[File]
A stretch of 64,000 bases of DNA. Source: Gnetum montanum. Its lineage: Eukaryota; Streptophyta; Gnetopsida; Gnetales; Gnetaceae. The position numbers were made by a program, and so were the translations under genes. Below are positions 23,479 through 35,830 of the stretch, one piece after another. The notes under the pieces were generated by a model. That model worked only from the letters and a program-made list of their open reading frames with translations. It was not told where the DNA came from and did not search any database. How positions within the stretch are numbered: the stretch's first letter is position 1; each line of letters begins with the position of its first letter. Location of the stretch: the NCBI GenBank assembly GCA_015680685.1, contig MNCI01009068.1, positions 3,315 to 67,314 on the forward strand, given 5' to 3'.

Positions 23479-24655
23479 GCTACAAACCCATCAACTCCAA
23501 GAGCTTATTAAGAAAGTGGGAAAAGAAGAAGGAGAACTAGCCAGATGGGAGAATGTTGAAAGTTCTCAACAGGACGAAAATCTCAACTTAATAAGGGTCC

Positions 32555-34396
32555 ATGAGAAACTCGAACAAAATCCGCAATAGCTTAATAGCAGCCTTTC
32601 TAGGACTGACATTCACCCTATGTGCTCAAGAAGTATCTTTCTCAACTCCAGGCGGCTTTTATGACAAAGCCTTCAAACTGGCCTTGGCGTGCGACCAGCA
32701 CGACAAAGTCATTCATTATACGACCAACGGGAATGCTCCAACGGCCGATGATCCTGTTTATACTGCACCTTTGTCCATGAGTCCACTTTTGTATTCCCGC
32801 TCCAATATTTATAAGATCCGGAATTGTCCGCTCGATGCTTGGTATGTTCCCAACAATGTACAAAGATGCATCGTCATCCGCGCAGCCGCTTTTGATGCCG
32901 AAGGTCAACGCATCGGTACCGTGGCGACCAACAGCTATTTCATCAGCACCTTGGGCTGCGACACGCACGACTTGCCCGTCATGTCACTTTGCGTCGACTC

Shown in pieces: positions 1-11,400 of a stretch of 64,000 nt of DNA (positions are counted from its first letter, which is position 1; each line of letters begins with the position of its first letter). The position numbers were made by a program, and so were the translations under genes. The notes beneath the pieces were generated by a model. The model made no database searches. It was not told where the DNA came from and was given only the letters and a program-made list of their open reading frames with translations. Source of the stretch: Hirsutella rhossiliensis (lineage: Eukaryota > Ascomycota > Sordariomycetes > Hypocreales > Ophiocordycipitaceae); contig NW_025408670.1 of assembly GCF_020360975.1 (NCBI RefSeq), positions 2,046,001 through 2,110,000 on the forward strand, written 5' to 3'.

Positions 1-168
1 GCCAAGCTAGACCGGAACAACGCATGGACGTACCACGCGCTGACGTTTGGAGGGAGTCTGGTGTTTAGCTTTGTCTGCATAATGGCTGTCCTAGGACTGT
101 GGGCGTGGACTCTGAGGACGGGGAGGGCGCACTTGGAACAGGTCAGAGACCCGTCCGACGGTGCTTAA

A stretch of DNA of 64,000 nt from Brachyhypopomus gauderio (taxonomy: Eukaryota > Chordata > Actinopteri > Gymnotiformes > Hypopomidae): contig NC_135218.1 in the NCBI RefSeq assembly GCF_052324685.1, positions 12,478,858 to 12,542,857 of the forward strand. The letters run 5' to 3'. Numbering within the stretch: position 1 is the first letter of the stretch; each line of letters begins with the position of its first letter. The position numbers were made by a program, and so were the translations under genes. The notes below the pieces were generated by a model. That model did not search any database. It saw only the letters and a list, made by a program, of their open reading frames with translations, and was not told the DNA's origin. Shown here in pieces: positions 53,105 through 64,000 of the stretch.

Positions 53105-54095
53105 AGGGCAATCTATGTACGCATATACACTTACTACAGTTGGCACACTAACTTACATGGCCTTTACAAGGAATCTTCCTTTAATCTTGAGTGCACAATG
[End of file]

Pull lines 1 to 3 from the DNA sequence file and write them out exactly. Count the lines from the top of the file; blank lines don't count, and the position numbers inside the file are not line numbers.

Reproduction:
A stretch of 64,000 bases of DNA. Source: Gnetum montanum. Its lineage: Eukaryota; Streptophyta; Gnetopsida; Gnetales; Gnetaceae. The position numbers were made by a program, and so were the translations under genes. Below are positions 23,479 through 35,830 of the stretch, one piece after another. The notes under the pieces were generated by a model. That model worked only from the letters and a program-made list of their open reading frames with translations. It was not told where the DNA came from and did not search any database. How positions within the stretch are numbered: the stretch's first letter is position 1; each line of letters begins with the position of its first letter. Location of the stretch: the NCBI GenBank assembly GCA_015680685.1, contig MNCI01009068.1, positions 3,315 to 67,314 on the forward strand, given 5' to 3'.

Positions 23479-24655
23479 GCTACAAACCCATCAACTCCAA